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1911 Encyclopedia Britannica
A name given to insects belonging to the family Coccidae of the homopterous division of the Hemiptera and deriving their name from the formation by the females of a waxy secretion which often hardens into a protective scale beneath which the insects live. Honey-dew, a sweet sticky substance is also secreted by some members of the family. The females are always wingless, but are provided with antennae, legs and well-developed mouth-parts. In some cases these organs are retained, in some they are lost in the encysted condition. The males, on the contrary, although sometimes wingless, are, as a rule, provided with a pair of large forewings and greatly reduced hindwings; their antennae and legs are longer than in the other sex, but the mouth-parts are reduced and functionless (see Economic Entomology).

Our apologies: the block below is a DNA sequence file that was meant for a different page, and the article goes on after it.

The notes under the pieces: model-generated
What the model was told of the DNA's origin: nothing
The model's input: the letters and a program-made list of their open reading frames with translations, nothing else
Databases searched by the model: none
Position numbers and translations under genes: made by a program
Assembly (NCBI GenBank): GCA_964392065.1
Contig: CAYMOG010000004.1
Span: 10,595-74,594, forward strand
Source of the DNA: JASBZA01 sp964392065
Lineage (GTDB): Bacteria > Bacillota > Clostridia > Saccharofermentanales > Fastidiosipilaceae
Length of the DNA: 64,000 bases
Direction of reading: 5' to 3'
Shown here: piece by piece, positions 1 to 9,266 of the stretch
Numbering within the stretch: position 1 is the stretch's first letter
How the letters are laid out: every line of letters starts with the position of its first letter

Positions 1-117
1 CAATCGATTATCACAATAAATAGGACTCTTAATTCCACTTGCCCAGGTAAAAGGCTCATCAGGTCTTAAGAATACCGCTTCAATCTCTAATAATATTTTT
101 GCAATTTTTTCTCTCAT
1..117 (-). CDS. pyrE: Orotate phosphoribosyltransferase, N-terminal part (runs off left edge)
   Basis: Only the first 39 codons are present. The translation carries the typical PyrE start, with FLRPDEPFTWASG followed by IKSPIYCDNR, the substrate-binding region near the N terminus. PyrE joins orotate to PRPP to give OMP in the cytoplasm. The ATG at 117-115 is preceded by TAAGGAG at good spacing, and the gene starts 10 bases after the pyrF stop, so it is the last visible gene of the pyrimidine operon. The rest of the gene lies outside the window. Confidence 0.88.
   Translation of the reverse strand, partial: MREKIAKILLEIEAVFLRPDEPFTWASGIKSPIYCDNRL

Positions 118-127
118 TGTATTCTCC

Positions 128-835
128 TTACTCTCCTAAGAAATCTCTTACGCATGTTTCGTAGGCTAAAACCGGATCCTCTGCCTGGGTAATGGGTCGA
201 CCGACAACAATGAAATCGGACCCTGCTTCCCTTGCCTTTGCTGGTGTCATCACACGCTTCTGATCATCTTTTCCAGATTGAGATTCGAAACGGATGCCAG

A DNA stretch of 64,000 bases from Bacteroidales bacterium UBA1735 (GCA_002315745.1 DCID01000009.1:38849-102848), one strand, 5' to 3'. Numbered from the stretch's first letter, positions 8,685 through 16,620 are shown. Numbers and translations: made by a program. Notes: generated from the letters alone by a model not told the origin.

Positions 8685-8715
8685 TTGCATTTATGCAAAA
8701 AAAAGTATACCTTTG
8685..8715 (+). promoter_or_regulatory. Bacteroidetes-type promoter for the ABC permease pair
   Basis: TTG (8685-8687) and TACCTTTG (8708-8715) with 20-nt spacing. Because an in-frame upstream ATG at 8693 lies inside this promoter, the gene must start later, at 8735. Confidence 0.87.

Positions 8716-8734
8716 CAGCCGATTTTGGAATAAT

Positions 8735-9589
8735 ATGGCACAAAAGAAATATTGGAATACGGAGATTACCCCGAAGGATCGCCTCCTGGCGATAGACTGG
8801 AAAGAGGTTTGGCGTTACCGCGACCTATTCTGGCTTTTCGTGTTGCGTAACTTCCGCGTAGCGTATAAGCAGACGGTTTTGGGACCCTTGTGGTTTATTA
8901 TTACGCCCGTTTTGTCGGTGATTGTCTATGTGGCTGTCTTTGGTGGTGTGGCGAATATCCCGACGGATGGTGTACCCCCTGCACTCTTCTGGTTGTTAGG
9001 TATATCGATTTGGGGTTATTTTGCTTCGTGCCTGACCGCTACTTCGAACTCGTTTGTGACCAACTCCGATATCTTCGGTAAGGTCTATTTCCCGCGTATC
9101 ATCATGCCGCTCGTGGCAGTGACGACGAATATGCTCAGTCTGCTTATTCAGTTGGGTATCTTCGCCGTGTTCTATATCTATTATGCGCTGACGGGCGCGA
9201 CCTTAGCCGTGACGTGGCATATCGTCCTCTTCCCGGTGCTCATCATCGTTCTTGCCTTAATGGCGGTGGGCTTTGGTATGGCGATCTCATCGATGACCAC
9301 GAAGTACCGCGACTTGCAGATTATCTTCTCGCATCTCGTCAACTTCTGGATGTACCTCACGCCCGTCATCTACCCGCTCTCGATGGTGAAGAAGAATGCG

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Chisholm, Hugh, General Editor. Entry for 'Scale Insect'. 1911 Encyclopedia Britanica. https://www.studylight.org/encyclopedias/eng/bri/s/scale-insect.html. 1910.